- ^ a b Brown, Nina "Friedrich Ratzel, Clark Wissler, and Carl Sauer: Culture Area Research and Mapping" University of California, Santa Barbara, CA.; Brown, Nina "Friedrich Ratzel, Clark Wissler, and Carl Sauer: Culture Area Research and Mapping" University of California, Santa Barbara, CA. Webarchive of http://www.csiss.org/classics/content/15.
- ^ Wissler, Clark (ed.) (1975) Societies of the Plains Indians AMS Press, New York, ISBN 0-404-11918-2 , Reprint of v. 11 of Anthropological papers of the American Museum of Natural History, published in 13 parts from 1912 to 1916.
- ^ Kroeber, Alfred L. (1939) Cultural and Natural Areas of Native North America University of California Press, Berkeley, CA.
- ^ Kroeber, Alfred L. "The Cultural Area and Age Area Concepts of Clark Wissler" In Rice, Stuart A. (ed.) (1931) Methods in Social Science pp. 248–265. University of Chicago Press, Chicago.
- ^ Gupta, Akhil and James Ferguson (1997). Culture, Power, Place: Explorations in Critical Anthropology. Durham, NC: Duke University Press.
- ^ Meinig, D. W., "The Mormon Culture Region: Strategies and Patterns in the Geography of the American West, 1847–1964" Annals of the Association of American Geographers 60 no. 3 1970 428-46.
- ^ Noble, Allen George, and M. Margaret Geib. Wood, brick, and stone: the North American settlement landscape. Volume 1: Houses, Amherst: University of Massachusetts Press, 1984. 7.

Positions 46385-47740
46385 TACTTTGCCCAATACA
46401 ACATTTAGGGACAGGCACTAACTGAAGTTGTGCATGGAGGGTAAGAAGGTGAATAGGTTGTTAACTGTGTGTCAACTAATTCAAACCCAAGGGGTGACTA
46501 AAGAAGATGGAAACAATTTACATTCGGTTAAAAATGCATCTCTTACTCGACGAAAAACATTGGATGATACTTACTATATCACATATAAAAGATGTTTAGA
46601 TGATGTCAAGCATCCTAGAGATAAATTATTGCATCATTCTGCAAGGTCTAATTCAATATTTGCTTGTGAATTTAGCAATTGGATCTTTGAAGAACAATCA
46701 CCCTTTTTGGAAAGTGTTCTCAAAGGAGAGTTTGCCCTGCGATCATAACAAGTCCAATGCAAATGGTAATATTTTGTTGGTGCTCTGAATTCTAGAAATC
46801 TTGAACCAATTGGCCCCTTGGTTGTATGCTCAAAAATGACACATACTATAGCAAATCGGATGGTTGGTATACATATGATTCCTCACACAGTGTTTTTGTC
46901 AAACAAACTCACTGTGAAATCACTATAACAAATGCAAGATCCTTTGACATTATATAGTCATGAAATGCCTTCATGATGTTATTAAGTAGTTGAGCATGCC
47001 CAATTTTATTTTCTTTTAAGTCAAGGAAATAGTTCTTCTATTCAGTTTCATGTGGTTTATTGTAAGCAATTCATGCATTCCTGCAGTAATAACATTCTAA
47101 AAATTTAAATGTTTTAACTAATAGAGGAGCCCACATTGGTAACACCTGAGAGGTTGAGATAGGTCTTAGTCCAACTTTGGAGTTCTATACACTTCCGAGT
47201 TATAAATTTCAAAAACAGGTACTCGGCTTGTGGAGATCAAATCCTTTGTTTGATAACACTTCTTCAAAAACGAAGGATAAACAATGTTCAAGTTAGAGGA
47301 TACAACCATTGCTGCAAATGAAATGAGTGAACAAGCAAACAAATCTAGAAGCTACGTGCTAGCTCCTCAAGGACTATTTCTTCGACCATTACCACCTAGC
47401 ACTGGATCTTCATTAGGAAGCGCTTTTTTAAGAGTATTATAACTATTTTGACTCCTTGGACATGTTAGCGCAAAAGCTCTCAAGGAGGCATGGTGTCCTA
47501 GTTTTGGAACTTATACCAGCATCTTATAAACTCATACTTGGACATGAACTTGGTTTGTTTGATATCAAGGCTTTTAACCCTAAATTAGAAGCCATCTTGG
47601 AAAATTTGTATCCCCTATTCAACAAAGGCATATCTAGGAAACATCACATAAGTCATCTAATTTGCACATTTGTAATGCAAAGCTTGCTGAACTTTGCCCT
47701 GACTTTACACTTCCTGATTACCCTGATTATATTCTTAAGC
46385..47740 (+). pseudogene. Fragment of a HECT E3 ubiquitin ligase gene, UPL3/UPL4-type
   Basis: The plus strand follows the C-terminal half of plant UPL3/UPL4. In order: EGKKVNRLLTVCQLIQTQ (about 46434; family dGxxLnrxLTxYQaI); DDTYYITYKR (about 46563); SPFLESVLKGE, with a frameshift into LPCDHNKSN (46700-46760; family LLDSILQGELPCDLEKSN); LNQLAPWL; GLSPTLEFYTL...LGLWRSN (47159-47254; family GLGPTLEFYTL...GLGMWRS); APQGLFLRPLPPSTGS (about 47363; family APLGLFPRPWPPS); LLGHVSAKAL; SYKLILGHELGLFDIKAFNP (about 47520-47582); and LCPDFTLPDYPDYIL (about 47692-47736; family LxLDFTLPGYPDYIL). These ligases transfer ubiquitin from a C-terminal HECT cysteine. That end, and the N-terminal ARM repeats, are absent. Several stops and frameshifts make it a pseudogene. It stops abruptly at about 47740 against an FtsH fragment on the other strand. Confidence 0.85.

- ^ a b "FAQs". Yugambeh Nation. Retrieved 31 March 2023.
- ^ Dousset, Laurent (2011). "Part one: A historical and ethnographic overview". Aboriginal Australian kinship: An introductory handbook with particular emphasis on the Western Desert. Marseille: pacific-credo Publication. p. 14-44. doi:10.4000/books.pacific.561. ISBN 9782956398110. Retrieved 31 March 2023.
- ^ Berndt, Ronald M. (1959). "The Concept of 'The Tribe' in the Western Desert of Australia". Oceania. [Wiley, Oceania Publications, University of Sydney]. 30 (2): 81–107. ISSN 0029-8077. JSTOR 40329194. Retrieved 31 March 2023.
- ^ "Strong Culture & Community". Esperance Tjaltjraak Native Title Aboriginal Corporation. 14 November 2019. Retrieved 31 March 2023.
- ^ "Djelk: Traditional Owners and area of operation". Centre for Aboriginal Economic Policy Research, ANU College of Arts & Social Sciences. Australian National University. 4 December 2017. Retrieved 31 March 2023.
- ^ Marty, Martin (2008). The Christian World: A Global History. Random House Publishing Group. ISBN 978-1-58836-684-9.
- ^ a b Nettl, Bruno (1956). Music in Primitive Culture, p.142-143. Harvard University Press.
- Philip V. Bohlman, Marcello Sorce Keller, and Loris Azzaroni (eds.), Musical Anthropology of the Mediterranean: Interpretation, Performance, Identity, Bologna, Edizioni Clueb – Cooperativa Libraria Universitaria Editrice, 2009.
- Marcello Sorce Keller, “Gebiete, Schichten und Klanglandschaften in den Alpen. Zum Gebrauch einiger historischer Begriffe aus der Musikethnologie”, in T. Nussbaumer (ed.), Volksmusik in den Alpen: Interkulturelle Horizonte und Crossovers, Zalzburg, Verlag Mueller-Speiser, 2006, pp. 9–18
- Zelinsky, Wilbur (1 January 1980). "North America's Vernacular Regions". Annals of the Association of American Geographers. 70 (1): 1–16. doi:10.1111/j.1467-8306.1980.tb01293.x. JSTOR 2562821.